cpp11 library stl

C++11 Standard Library Extensions — Containers and Algorithms

Algorithms improvements

The standard library algorithms are improved partly by simple addition of new algorithms, partly by improved implementations made possible by new language features, and partly by new language features enabling easier use:

  • New algorithms:
    bool all_of(Iter first, Iter last, Pred pred);
    bool any_of(Iter first, Iter last, Pred pred);
    bool none_of(Iter first, Iter last, Pred pred);

    Iter find_if_not(Iter first, Iter last, Pred pred);

    OutIter copy_if(InIter first, InIter last, OutIter result, Pred pred);
    OutIter copy_n(InIter first, InIter::difference_type n, OutIter result);

    OutIter move(InIter first, InIter last, OutIter result);
    OutIter move_backward(InIter first, InIter last, OutIter result);

    pair<OutIter1, OutIter2> partition_copy(InIter first, InIter last, OutIter1 out_true, OutIter2 out_false, Pred pred);
    Iter partition_point(Iter first, Iter last, Pred pred);

    RAIter partial_sort_copy(InIter first, InIter last, RAIter result_first, RAIter result_last);
    RAIter partial_sort_copy(InIter first, InIter last, RAIter result_first, RAIter result_last, Compare comp);
    bool is_sorted(Iter first, Iter last);
    bool is_sorted(Iter first, Iter last, Compare comp);
    Iter is_sorted_until(Iter first, Iter last);
    Iter is_sorted_until(Iter first, Iter last, Compare comp);

    bool is_heap(Iter first, Iter last);
    bool is_heap(Iter first, Iter last, Compare comp);
    Iter is_heap_until(Iter first, Iter last);
    Iter is_heap_until(Iter first, Iter last, Compare comp);

    T min(initializer_list<T> t);
    T min(initializer_list<T> t, Compare comp);
    T max(initializer_list<T> t);
    T max(initializer_list<T> t, Compare comp);
    pair<const T&, const T&> minmax(const T& a, const T& b);
    pair<const T&, const T&> minmax(const T& a, const T& b, Compare comp);
    pair<const T&, const T&> minmax(initializer_list<T> t);
    pair<const T&, const T&> minmax(initializer_list<T> t, Compare comp);
    pair<Iter, Iter> minmax_element(Iter first, Iter last);
    pair<Iter, Iter> minmax_element(Iter first, Iter last, Compare comp);

    void iota(Iter first, Iter last, T value);  // For each element referred to by the iterator i in the range [first,last), assigns *i = value and increments value as if by ++value
  • Effects of move: Moving can be much more efficient than copying (see Move semantics. For example, move-based std::sort() and std::set::insert() have been measured to be 15 times faster than copy based versions. This is less impressive than it sounds because such standard library operations for standard library types, such as string and vector, are usually hand-optimized to gain the effects of moving through techniques such as replacing copies with optimized swaps. However, if your type has a move operation, you gain the performance benefits automatically from the standard algorithms. Consider also that the use of moves allows simple and efficient sort (and other algorithms) of containers of smart pointers, especially unique_ptr:
    template<class P> struct Cmp<P> {   // compare *P values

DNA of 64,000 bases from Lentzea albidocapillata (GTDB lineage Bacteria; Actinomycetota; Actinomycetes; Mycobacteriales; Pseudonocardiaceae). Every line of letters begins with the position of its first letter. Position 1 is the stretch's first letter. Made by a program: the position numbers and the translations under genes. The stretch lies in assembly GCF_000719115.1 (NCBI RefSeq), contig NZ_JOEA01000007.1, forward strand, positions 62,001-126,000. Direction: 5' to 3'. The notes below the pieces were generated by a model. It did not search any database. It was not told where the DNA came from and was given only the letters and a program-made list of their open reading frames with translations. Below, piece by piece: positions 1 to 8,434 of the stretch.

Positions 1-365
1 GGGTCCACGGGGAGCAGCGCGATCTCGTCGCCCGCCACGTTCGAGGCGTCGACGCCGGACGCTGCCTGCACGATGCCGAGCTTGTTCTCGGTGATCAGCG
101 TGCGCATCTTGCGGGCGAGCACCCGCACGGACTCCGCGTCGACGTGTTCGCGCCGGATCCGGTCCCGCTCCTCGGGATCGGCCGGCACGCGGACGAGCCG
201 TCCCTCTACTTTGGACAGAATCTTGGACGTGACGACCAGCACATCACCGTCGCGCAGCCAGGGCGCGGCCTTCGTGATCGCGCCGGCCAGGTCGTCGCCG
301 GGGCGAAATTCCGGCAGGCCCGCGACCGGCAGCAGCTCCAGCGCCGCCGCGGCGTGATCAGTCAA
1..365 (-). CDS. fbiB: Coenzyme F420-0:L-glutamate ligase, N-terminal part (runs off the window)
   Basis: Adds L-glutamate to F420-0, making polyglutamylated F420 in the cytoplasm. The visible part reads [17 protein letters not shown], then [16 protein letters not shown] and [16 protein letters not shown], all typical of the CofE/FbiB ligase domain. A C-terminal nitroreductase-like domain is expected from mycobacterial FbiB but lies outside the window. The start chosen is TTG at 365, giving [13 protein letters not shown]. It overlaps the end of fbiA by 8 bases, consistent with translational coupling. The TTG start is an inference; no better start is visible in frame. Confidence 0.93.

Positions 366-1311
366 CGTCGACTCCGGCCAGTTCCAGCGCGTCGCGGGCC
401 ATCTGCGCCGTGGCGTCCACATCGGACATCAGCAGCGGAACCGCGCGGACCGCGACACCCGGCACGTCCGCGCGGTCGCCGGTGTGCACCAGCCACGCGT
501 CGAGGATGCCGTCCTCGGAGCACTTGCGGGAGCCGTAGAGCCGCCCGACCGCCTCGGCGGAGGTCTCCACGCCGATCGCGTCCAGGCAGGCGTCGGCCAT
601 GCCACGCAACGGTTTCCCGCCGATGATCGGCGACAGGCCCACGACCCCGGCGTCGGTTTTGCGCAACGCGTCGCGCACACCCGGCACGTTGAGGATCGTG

bool operator() (P a, P b) const { return *a<*b; }

    vector<std::unique_ptr<Big>> vb;
    // fill vb with unique_ptr's to Big objects

    sort(vb.begin(),vb.end(),Cmp<Big>());   // don't try that with an auto_ptr
  • Use of lambdas: For ages, people have complained about having to write functions or (better) function objects for use as operations, such as Cmp<T> above, for standard library (and other) algorithms. This was especially painful to do if you wrote large functions (don’t) because in C++98 you could not define a local function object to use as an argument; now you can. However, lambdas allows us to define operations “inline”:
    sort(vb.begin(),vb.end(),[](unique_ptr<Big> a, unique_ptr<Big> b) { return *a<*b; });
  • Use of initializer lists: Sometimes, initializer lists come in handy as arguments. For example, assuming string variables and Nocase being a case-insensitive comparison:
    auto x = max({x,y,z},Nocase());

See also:

Container improvements

Given the new language features and a decade’s worth of experience, what has happened to the standard containers? First, of course we got a few new ones: array (a fixed-sized container), forward_list (a singly-linked list), and unordered containers (the hash tables). Next, new features, such as initializer lists, rvalue references, variadic templates, and constexpr[cpp11-constexpr] were put to use. Consider std::vector.

  • Initializer lists: The most visible improvement is the use of initializer-list constructors to allow a container to take an initializer list as its argument:
    vector<string> vs = { "Hello", ", ", "World!", "\n" };
    for (auto s : vs ) cout << s;
  • Move operators: Containers now have move constructors and move assignments (in addition to the traditional copy operations). The most important implication of this is that we can efficiently return a container by value from a function:
    vector<int> make_random(int n)
        vector<int> ref(n);
        for(auto& x : ref) x = rand_int(0,255); // some random number generator
        return ref;

    vector<int> v = make_random(10000);
    for (auto x : make_random(1000000)) cout << x << '\n';

The point here is that no vectors are copied. Rewrite this to return a free-store-allocated vector and you have to deal with memory management. Rewrite this to pass the vector to be filled as an argument to make_random() and you have a far less obvious code (plus an added opportunity for making an error).

  • Improved push operations: Many people’s favorite container operation is push_back() that allows a container to grow gracefully:
    vector<pair<string,int>> vp;
    string s;
    int i;
    while(cin>>s>>i) vp.push_back({s,i});

This will construct a pair<string,int> out of s and i and move it into vp. Note “move” not “copy;” there is a push_back version that takes an rvalue reference argument so that we can take advantage of string’s move constructor. Note also the use of the uniform initializer syntax to avoid verbosity.